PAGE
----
Medicare Health Maintenance Organizations (HMOs) are private plans that the federal government pays to administer Medicare benefits. Like all Medicare Advantage Plans, HMOs must provide you with the same benefits, rights, and protections as Original Medicare, but they may do so with different rules, restrictions, and costs. Some HMOs offer additional benefits, such as vision and hearing care.

Eligibility and costs basics

You must have both Parts A and B to join a Medicare HMO. Generally you will continue paying your Medicare Part B premium, though some HMOs will pay part of this premium. Some HMOs may charge an additional premium, on top of your Part B premium. If you want Part D coverage, you will receive it through your HMO. Plans may charge a higher premium if you also have drug coverage.

Note: If you join a Medicare Advantage Plan and you want Part D coverage, you must receive coverage from your plan. You cannot enroll in stand-alone Part D coverage unless you join a Medical Savings Account (MSA) or Private Fee-for-Service (PFFS) plan that does not offer prescription drug coverage.

Typically you cannot have an HMO if you have End-Stage Renal Disease (ESRD), unless:

  • You join a Special Needs Plan (SNP) HMO that specifically takes beneficiaries with ESRD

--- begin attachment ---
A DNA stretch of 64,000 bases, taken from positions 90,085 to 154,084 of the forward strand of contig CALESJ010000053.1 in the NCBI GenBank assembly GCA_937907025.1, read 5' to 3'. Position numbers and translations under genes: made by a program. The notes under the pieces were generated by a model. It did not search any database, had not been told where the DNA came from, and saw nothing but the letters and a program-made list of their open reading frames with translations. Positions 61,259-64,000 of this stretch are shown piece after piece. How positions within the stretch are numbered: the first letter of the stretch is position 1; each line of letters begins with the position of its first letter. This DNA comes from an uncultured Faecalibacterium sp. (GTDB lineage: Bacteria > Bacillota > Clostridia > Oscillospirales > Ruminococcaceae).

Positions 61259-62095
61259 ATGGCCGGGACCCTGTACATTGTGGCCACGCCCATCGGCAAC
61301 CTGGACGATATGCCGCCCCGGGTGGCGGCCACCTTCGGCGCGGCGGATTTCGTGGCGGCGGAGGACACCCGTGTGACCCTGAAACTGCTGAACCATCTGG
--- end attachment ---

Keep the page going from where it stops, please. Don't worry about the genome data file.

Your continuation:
• Or, you were enrolled in an HMO prior to developing ESRD and you choose to stay in that HMO

Note: If you remain enrolled in an HMO after developing ESRD and the plan leaves your area, you have a Special Enrollment Period (SEP) to enroll in another HMO in your area.

Benefits access basics

Once you have joined an HMO, you should receive a benefit card from your plan. You will use your HMO benefit card instead of your Medicare card when you go to the doctor or hospital.

In most HMOs, you must see in-network providers to receive coverage, unless you need emergency medical treatment. Some HMOs offer a point-of-service (POS) option, which allows you to go out of network for certain services. In these cases, you will be covered but usually at a higher cost.

Medicare HMOs are not available everywhere. Call 1-800-MEDICARE or your State Health Insurance Assistance Program (SHIP) to find out if there is an HMO available in your area. To enroll in an HMO, call Medicare or the plan directly. Be sure to make an informed decision by contacting a plan representative to ask questions before enrolling.

Return to: Medicare Advantage

This content was created and copyrighted by the Medicare Rights Center ©2021. Medicare Rights Center is a national, nonprofit consumer service organization that works to ensure access to affordable health care for older adults and people with disabilities. These materials are presented here with support from and may not be distributed, modified or edited without Medicare Rights’ consent. takes pride in providing you as much information as possible concerning your Medicare options, but only a health insurance broker licensed to sell Medicare can help you compare your plan options from various insurance companies. When you’re ready, we recommend you discuss your needs with a Licensed Sales Agent.